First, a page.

My Approach to Helping
I am a contemporary gestalt therapist. This means my approach focuses on the current concerns of my patients as they are experienced in their daily lives and that are experienced in the therapy sessions. Our attention is on the here-and-now. The therapy relationship is core to our work. Therapy is a collaborative process. I am an active participant in the sessions -- respectful, welcoming, and offering creative suggestions to help my patients experience understanding and consequently achieve insight into the concerns that brought them to see me.
My work's orientation is phenomenological and existential. This means that we pay especial attention to current experience and the meaning of persons' lives as it is relevant to our work.
My overall attitude is one of welcoming acceptance mixed with my concrete presence. I engage with both my intelligence and empathy. I see therapeutic work as releasing a person's implicit creativity, which then dissolves fixed dysfunctional patterns.
More Info About My Practice
I teach, train, and supervise psychotherapists internationally. I am on the faculty of psychotherapy institutes in the United States and Europe. I've presented at conferences in 8 countries. My writings have been translated into many languages. I edit journals and books. All of this is in the field of clinical practice. My Linkedin profile describes this in detail.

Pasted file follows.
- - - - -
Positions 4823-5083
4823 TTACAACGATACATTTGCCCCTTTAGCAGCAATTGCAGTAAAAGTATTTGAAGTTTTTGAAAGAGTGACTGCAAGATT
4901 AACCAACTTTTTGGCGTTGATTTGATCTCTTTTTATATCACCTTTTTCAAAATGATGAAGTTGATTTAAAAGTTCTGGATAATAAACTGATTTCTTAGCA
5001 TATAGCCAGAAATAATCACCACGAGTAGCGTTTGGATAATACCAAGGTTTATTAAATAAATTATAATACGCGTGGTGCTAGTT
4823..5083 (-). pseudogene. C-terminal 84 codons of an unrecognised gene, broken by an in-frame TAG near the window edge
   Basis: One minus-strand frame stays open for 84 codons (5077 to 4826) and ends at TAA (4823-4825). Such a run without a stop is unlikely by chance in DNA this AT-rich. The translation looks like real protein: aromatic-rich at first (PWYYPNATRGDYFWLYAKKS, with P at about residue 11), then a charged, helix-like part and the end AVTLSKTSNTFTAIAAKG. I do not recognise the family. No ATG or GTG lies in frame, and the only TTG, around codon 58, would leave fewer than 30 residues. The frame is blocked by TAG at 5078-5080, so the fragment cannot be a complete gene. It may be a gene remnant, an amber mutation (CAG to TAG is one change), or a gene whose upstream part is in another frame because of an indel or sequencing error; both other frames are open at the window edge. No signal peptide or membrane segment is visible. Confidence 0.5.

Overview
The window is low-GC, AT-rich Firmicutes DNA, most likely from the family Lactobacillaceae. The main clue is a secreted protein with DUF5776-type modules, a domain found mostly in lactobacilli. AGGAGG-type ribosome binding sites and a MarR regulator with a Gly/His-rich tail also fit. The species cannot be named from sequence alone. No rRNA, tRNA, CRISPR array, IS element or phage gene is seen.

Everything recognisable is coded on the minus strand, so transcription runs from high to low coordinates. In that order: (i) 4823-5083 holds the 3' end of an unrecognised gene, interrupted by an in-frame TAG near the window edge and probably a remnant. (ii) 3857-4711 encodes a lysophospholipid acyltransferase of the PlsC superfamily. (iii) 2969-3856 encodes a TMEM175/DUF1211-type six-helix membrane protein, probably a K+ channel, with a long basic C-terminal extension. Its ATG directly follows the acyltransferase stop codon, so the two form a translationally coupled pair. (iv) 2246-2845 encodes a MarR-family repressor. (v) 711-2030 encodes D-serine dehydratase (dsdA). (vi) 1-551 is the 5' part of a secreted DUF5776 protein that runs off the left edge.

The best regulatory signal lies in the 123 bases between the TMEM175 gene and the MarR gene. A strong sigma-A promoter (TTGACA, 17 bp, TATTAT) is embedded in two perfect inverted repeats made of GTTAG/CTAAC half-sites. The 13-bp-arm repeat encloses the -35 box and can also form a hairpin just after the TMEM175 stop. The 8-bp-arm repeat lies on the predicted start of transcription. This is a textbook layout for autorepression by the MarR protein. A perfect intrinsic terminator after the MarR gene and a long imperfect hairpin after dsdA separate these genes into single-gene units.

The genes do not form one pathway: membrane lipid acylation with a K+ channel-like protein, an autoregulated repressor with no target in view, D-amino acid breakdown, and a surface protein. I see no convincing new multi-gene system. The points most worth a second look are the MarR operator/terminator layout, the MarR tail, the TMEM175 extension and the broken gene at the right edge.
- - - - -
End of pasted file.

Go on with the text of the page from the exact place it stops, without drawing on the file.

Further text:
I was an attorney before I became a psychotherapist.
My fee range is commensurate with my years of practice, clinical knowledge, competence, and reputation. My fee range is $180 to $300, depending on different factors that I and my prospective patient discuss in our consultation. I am an out-of-network insurance provider, which means benefits are paid to my patients by their insurance company based upon the terms of their coverage when they submit my paid bill to them.
Importance of the Client-Therapist Alliance
I welcome a person into my office, not a diagnosis, not a biological system. It is a person with whom I engage in a healing relationship. Psychology has many ways to try to understand clinical suffering from scientific perspectives. Discoveries in neuroscience and continuing useful clinical treatment methods or psychodynamic hypotheses shape our clinical approaches. These are useful ways for us psychotherapists to organize our treatment to match the particular forms of emotional distress of our patients. A famous neuroscientist recently remarked that neurons do not think or feel. A person suffers, not a nervous system and certainly not some abstraction used by clinicians. And surely, a diagnosis feels no pain.
But what we have found to be at the heart of psychotherapeutic effectiveness are those healing moments of novelty, of personal insight, within a person's experience of the therapy experience.